I have tried. Then I tried harder, and tried again. But very, very little can get me motivated to be up and terribly active before 7:00am.
If I’m anxious about something, or nervous, about to embark on an adventure, or I have a commitment, I can manage to drag myself out of bed earlier. Those things are not daily occurrences, however, and I have a tendency to avoid commitments that would make them so — especially since I often have evening commitments that might keep me up late.
No, I am a night owl through and through. It’s difficult for me to be fully wound down and willing to go to sleep before 11pm, even on days I’ve been up since oh-dark-thirty and am completely wrung out. And now that my kids (who are homeschooled but still get up between 6:30 and 7:30) can entertain themselves for a little while in the mornings, it’s not imperative that I get up with them anymore. My early-morning motivation has dwindled mightily since my kids grew out of toddlerhood.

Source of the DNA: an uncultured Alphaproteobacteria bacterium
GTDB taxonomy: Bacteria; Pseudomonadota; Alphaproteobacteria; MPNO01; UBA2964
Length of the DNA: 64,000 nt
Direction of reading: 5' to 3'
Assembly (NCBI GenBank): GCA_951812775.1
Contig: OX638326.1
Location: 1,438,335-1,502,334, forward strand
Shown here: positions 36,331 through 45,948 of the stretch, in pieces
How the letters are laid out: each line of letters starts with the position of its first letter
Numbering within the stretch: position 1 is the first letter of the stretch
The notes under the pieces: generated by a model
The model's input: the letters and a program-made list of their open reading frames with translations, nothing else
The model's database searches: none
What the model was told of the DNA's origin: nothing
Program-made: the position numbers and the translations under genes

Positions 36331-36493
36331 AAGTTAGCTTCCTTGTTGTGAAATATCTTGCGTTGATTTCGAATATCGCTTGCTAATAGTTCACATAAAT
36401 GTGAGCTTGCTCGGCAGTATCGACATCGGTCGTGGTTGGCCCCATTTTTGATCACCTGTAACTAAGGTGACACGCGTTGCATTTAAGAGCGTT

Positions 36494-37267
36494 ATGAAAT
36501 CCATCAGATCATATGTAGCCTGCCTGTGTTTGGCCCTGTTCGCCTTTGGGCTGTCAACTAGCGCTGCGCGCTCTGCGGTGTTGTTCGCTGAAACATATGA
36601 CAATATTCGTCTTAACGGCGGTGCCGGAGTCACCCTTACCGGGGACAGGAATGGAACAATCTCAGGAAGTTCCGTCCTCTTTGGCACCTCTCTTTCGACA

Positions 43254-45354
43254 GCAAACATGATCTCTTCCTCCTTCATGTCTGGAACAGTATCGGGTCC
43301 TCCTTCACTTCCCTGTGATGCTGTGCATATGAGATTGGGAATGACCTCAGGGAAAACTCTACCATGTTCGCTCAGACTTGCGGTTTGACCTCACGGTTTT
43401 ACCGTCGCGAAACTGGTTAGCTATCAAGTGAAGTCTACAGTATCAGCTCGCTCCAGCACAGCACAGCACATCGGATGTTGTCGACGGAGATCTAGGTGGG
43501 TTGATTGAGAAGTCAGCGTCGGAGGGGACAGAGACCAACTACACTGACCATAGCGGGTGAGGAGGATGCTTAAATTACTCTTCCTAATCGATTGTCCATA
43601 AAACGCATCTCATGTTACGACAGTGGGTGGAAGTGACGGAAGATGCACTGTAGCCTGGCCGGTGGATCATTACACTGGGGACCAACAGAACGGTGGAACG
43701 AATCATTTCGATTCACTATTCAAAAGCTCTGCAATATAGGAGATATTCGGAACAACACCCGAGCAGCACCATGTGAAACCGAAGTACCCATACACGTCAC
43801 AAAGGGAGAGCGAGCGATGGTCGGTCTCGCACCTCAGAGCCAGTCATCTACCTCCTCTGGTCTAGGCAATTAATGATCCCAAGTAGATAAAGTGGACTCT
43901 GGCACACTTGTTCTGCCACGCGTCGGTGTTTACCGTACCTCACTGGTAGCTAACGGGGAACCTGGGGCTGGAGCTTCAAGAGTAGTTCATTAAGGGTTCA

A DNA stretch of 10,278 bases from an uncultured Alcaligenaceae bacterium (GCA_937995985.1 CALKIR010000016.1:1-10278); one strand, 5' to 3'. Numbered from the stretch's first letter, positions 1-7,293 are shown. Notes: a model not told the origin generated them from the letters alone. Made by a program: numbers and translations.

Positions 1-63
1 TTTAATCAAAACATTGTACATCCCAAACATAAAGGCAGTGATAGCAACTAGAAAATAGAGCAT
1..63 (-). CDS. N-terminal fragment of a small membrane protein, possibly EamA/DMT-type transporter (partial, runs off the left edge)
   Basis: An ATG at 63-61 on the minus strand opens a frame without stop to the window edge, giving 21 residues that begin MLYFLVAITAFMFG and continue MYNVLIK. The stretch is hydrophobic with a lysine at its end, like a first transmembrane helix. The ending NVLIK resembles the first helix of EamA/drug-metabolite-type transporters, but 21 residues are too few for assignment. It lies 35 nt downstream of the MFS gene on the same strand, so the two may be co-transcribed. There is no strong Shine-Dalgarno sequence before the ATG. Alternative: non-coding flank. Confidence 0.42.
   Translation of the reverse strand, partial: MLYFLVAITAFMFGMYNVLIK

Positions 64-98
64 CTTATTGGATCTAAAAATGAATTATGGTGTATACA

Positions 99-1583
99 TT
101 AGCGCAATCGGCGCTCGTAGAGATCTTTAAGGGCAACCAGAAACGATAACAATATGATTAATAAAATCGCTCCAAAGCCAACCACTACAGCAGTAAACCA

Don’t get me wrong, though — I’d love to be able to convince myself that being up before them and ready to attack the day is something I need to be doing every morning. If I could only force myself out of bed by 6am, or even 5:30, I’d be that much closer to getting a jump on things. I would have extra time to do just about anything: write, clean, read my Bible, do laundry, think . . .